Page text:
Tailoring Treatment in Elderly Patients
Tailoring Treatment in Elderly Patients
We have several comments regarding the paper titled, "Non-Hodgkin's Lymphoma in the Elderly," by Vicki A. Morrison. To begin with, the author reports various factors that affect the care of older cancer patients (Table 1 in part 1, August ONCOLOGY, page 1105), but she doesn't mention the possibility of using a multidimensional geriatric assessment (MGA).[1,2] In our practice, the MGA has emerged as a mandatory evaluation for guiding the elderly patient's therapeutic program. This assessment identifiies the patient's problems on the basis of validated scales, such as the Activities of Daily Living (ADL) scale, the Cumulative Illness Rating Scale (CIRS), the Geriatric Depression Scale (GDS), the Mini-Mental Status Examination (MME), and on the presence of one or more geriatric syndromes. Dr. Morrison carefully reports on several studies demonstrating that the definition of elderly is variable (60, 65, or 70 years), making it difficult to clearly evaluate these trials. In fact, the criteria of inclusion for these trials were based on performance status or an empirical clinical judgment that assesses elderly individuals as patients who can be treated in the same way as younger adults (for example, able to tolerate a full-dose doxorubicin-based regimen), patients who are to be treated with an adapted approach, and patients who are too old (or with too many age-associated conditions) to be offered any treatment other than palliation or attenuated chemotherapy. From this perspective, the majority of elderly non-Hodgkin's lymphoma patients included in the trials are of the first groupie, treated similarly to the younger patients.
Although approximately one-third of all cases of non-Hodgkin's lymphoma occur in patients older than 75 to 80 years of age, very few data are available concerning optimal treatment in this age group or in patients defined by geriatricians as "frail."
Only one report has been published on frail patients with NHL. The criteria used to define a patient as frail in this study were (1) age > 80 years, or (2) age > 70 years plus three or more comorbidities of grade 3 or at least one comorbidity of grade 4 according to the CIRS, or (3) dependence in one or more ADLs, or (4) the presence of one or more geriatric syndromes. Treatment consisted of vinorelbine at 25 mg/m2 IV on days 1 and 8 and oral prednisone at a 30-mg total dose on days 1 to 8. The cycle was repeated after a 3-week interval. With this nontoxic combination regimen, only 3 (10%) of 30 patients achieved a complete remission, and these patients were considered frail because of advanced age only. Nine other patients (30%) achieved a partial remission, obtaining a transient palliation. Enrollment of frail patients in this study was difficult, but we showed that it is possible to perform a clinical study in such a population.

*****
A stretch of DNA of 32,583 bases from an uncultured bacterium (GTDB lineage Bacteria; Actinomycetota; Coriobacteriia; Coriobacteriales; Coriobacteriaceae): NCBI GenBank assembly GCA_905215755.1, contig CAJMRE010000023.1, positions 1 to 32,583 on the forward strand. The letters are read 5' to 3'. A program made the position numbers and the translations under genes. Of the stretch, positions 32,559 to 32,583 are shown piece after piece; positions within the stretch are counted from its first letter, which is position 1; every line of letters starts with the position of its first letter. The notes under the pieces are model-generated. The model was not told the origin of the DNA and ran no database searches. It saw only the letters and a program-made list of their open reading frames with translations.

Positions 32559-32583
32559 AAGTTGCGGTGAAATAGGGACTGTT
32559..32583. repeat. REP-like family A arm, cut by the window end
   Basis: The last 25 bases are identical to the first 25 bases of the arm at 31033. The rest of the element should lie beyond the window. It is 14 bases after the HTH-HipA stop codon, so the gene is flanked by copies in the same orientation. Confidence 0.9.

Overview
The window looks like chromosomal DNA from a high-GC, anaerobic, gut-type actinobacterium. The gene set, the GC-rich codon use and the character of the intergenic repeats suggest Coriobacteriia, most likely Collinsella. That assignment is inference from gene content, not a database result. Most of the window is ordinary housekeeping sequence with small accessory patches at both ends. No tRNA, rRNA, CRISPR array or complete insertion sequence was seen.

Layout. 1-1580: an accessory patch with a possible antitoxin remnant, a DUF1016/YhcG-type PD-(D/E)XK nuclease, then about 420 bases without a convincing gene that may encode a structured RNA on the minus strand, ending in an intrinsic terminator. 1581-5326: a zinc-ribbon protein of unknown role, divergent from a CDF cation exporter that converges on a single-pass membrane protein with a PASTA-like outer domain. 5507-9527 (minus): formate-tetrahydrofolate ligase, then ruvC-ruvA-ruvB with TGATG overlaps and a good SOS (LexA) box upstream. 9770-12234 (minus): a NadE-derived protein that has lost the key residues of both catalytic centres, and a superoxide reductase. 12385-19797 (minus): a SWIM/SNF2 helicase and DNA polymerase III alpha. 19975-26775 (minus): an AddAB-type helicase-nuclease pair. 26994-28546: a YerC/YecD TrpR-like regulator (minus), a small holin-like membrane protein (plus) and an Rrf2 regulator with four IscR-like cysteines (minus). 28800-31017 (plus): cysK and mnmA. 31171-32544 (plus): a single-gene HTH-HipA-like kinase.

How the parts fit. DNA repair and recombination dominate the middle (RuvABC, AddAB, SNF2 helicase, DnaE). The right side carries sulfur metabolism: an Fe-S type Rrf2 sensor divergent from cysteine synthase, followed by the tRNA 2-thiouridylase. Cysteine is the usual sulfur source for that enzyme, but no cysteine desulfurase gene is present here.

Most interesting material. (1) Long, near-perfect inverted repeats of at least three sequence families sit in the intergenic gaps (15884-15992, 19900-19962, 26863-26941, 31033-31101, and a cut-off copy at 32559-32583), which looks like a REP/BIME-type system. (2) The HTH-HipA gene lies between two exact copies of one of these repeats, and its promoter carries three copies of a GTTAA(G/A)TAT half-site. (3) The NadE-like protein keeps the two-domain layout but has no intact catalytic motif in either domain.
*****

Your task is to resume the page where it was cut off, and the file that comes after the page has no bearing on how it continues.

The next trials should be designed with consideration of the MGA to allow a more precise division of elderly patients into prognostic categories (fit, vulnerable, and frail) and to tailor the treatment so that fit elderly patients are not excluded from curable chemotherapy. Vulnerable or frail patients could receive palliation for this chemosensitive disease with nontoxic antineoplastic drugs. Nonpegylated and pegylated liposomal doxorubicin (Doxil), with reduced toxicity profiles, and rituximab (Rituxan), with only mild or moderate side effects, should be evaluated alone or in combination with other agents in the treatment of vulnerable or frail patients. However, other agents such as interferon or a radioimmunoconjugate should not be used in the elderlythe first because of nonhematologic toxicity (fever, asthenia, depression), the second because of myelosuppression, which may be delayed and prolonged.
Silvio Monfardini, MD
Savina Maria Luciana Aversa, MD
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